That gives you ten to begin with. Have a look, what are they saying? Is it useful? Sometimes a tweet that they send will be a re-tweet. This means that a user has seen a useful message from somewhere else and wants to share it with their followers too. If the same names keep popping up, then follow those as well. It is also worth going to Twitter.com and clicking on ‘lists’ on one of those users’ pages. Twitter users often have lists to keep up with the most useful information so that they don’t get overwhelmed!

Many users start by following, 10, 20, 50 people and then slowly this grows over time. Remember, it isn’t email; you don’t need to read every tweet. If something gets missed, don’t worry! There will be plenty more tomorrow.

I would guess that most Twitter users access it via an app on their phones, but you can also get Tweetdeck for Chrome and use the Twitter website too. Many of the apps are free or offer free versions so you can try them out.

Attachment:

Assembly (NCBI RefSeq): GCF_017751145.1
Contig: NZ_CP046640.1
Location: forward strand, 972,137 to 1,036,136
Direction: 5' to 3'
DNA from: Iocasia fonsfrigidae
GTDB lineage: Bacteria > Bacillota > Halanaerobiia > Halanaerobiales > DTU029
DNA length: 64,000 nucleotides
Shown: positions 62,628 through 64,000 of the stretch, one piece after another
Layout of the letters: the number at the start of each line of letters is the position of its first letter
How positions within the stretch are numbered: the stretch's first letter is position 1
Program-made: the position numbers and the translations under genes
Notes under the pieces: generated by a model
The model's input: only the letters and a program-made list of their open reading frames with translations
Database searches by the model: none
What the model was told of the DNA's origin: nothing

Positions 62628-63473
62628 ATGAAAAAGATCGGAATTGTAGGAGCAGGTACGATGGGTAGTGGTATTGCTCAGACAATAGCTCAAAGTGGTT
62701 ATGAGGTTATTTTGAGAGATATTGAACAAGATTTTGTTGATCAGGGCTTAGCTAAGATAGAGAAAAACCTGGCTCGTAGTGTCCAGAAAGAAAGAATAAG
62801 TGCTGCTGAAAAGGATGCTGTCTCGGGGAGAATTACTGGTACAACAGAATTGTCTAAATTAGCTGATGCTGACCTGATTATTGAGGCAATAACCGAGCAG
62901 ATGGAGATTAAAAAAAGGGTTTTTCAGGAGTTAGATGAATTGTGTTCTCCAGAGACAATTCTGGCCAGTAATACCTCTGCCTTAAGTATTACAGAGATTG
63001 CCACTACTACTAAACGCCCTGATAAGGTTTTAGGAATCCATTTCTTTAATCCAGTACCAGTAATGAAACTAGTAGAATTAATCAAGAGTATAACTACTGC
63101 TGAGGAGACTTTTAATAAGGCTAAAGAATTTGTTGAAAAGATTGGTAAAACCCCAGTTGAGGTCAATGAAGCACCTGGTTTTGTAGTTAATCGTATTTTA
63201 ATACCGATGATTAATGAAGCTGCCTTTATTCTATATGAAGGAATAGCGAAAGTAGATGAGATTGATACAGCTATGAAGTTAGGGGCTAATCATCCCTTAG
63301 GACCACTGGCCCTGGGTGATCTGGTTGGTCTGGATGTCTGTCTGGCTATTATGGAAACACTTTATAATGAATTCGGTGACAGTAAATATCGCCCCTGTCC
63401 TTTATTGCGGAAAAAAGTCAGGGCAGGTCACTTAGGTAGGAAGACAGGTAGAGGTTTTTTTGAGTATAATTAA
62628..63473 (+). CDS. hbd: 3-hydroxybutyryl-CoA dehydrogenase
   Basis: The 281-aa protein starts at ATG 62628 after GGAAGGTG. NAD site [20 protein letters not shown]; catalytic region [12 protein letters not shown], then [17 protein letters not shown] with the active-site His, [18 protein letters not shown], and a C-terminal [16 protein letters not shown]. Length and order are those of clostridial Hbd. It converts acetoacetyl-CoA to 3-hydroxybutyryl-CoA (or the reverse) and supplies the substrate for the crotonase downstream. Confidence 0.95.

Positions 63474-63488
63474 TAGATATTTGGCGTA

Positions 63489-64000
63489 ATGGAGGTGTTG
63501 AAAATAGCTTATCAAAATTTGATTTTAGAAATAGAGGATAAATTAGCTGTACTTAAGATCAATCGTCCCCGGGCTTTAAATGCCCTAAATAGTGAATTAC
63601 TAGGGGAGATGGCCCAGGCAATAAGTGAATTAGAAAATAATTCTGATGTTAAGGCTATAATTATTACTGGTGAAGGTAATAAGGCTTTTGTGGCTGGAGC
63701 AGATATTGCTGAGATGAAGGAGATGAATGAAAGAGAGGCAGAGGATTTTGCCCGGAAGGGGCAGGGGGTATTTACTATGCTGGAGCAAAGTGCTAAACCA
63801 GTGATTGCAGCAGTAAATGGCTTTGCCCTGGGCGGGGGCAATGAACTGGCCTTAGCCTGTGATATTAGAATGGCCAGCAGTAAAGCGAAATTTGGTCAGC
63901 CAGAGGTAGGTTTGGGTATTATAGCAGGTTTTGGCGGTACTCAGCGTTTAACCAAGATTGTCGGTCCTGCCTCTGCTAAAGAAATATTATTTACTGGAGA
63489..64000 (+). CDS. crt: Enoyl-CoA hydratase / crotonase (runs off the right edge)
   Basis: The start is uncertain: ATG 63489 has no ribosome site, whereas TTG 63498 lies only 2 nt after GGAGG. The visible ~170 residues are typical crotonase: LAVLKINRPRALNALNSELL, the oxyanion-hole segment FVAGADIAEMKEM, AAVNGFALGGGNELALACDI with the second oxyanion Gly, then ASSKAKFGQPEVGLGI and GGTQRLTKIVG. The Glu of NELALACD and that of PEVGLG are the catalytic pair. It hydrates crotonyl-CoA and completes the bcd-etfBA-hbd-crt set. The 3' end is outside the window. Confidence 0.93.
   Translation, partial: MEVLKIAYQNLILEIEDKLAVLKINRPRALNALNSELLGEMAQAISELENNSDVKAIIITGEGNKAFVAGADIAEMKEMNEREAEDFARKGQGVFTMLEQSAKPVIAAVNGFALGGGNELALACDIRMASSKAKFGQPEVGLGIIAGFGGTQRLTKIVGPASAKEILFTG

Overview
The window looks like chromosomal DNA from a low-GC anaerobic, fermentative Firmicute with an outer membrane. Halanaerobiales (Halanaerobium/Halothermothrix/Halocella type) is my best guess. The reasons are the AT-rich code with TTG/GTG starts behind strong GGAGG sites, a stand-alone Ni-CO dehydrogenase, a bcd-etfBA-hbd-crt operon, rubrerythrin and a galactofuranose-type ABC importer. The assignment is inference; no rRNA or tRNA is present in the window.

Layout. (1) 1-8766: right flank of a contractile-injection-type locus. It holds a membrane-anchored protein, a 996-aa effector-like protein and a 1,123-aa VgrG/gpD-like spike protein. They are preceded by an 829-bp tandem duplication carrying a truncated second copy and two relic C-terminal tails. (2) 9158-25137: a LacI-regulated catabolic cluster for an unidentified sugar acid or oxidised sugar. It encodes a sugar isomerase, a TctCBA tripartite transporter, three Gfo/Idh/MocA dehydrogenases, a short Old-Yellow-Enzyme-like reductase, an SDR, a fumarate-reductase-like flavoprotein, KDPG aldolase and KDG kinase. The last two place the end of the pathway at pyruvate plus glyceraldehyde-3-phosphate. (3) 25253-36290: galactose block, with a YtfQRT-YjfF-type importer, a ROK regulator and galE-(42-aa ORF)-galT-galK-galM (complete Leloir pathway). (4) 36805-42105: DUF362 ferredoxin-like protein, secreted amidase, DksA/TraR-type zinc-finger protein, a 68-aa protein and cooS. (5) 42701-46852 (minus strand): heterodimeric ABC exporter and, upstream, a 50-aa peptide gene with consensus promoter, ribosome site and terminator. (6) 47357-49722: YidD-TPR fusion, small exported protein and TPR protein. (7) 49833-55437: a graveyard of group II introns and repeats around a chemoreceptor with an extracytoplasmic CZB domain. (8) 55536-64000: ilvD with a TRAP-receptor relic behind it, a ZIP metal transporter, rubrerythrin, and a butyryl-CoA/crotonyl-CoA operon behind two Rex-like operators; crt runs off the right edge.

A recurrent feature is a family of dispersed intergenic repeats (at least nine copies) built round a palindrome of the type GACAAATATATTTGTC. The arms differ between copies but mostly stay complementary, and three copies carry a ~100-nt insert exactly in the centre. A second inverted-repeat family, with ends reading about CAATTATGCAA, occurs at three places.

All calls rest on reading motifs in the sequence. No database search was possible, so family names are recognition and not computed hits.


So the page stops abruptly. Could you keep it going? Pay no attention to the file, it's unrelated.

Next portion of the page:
But I have nothing to say! Why would people want my ideas?

There are many teachers who have this feeling and I know of lots that ‘lurk’ or browse through the tweets without posting any themselves. Think about the things you are doing in your classroom, could someone else use this or adapt it for their children? When I have trained teachers they have often told me that their ideas aren’t worth sharing, if this is the case, why are they being shared with the children in their class? Every idea will be useful to someone. Think of the main resource sharing sites online, there are lots of ideas that are brilliant but maybe ten-times more than need adapting or ignoring entirely!

There is also the brilliant Bring a Teacher to Twitter campaign here: http://batttuk.wordpress.com/

Written by Ian Addison on May 16, 2013 14:20

How do you use social media in the classroom?